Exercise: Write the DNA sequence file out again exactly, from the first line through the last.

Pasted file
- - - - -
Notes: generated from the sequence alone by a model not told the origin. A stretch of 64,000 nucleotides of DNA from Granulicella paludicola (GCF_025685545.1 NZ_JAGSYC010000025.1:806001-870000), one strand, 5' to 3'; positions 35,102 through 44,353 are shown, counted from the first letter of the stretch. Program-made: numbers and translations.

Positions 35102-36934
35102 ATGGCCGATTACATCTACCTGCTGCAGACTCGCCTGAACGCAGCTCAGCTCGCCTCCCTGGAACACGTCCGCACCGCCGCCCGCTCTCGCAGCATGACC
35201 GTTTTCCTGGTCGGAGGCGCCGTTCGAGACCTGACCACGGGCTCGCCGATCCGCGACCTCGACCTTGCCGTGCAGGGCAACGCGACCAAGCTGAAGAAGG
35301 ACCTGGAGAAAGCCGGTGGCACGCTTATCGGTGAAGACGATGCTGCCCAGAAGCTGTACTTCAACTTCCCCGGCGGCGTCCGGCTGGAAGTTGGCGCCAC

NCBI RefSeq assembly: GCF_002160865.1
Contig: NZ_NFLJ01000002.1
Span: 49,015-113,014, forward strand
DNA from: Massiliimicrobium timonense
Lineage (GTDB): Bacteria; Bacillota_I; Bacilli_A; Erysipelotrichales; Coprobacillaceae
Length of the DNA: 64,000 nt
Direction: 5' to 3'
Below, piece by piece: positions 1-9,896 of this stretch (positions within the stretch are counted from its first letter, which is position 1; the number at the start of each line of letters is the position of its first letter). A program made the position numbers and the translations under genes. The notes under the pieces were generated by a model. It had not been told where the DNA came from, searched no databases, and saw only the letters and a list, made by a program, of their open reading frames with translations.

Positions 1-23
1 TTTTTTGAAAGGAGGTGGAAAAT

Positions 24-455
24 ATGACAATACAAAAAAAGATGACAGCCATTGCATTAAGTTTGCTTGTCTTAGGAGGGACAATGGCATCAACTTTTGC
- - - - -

Notes: generated from the sequence alone by a model not told the origin. A stretch of 64,000 nucleotides of DNA from Granulicella paludicola (GCF_025685545.1 NZ_JAGSYC010000025.1:806001-870000), one strand, 5' to 3'; positions 35,102 through 44,353 are shown, counted from the first letter of the stretch. Program-made: numbers and translations.

Positions 35102-36934
35102 ATGGCCGATTACATCTACCTGCTGCAGACTCGCCTGAACGCAGCTCAGCTCGCCTCCCTGGAACACGTCCGCACCGCCGCCCGCTCTCGCAGCATGACC
35201 GTTTTCCTGGTCGGAGGCGCCGTTCGAGACCTGACCACGGGCTCGCCGATCCGCGACCTCGACCTTGCCGTGCAGGGCAACGCGACCAAGCTGAAGAAGG
35301 ACCTGGAGAAAGCCGGTGGCACGCTTATCGGTGAAGACGATGCTGCCCAGAAGCTGTACTTCAACTTCCCCGGCGGCGTCCGGCTGGAAGTTGGCGCCAC

NCBI RefSeq assembly: GCF_002160865.1
Contig: NZ_NFLJ01000002.1
Span: 49,015-113,014, forward strand
DNA from: Massiliimicrobium timonense
Lineage (GTDB): Bacteria; Bacillota_I; Bacilli_A; Erysipelotrichales; Coprobacillaceae
Length of the DNA: 64,000 nt
Direction: 5' to 3'
Below, piece by piece: positions 1-9,896 of this stretch (positions within the stretch are counted from its first letter, which is position 1; the number at the start of each line of letters is the position of its first letter). A program made the position numbers and the translations under genes. The notes under the pieces were generated by a model. It had not been told where the DNA came from, searched no databases, and saw only the letters and a list, made by a program, of their open reading frames with translations.

Positions 1-23
1 TTTTTTGAAAGGAGGTGGAAAAT

Positions 24-455
24 ATGACAATACAAAAAAAGATGACAGCCATTGCATTAAGTTTGCTTGTCTTAGGAGGGACAATGGCATCAACTTTTGC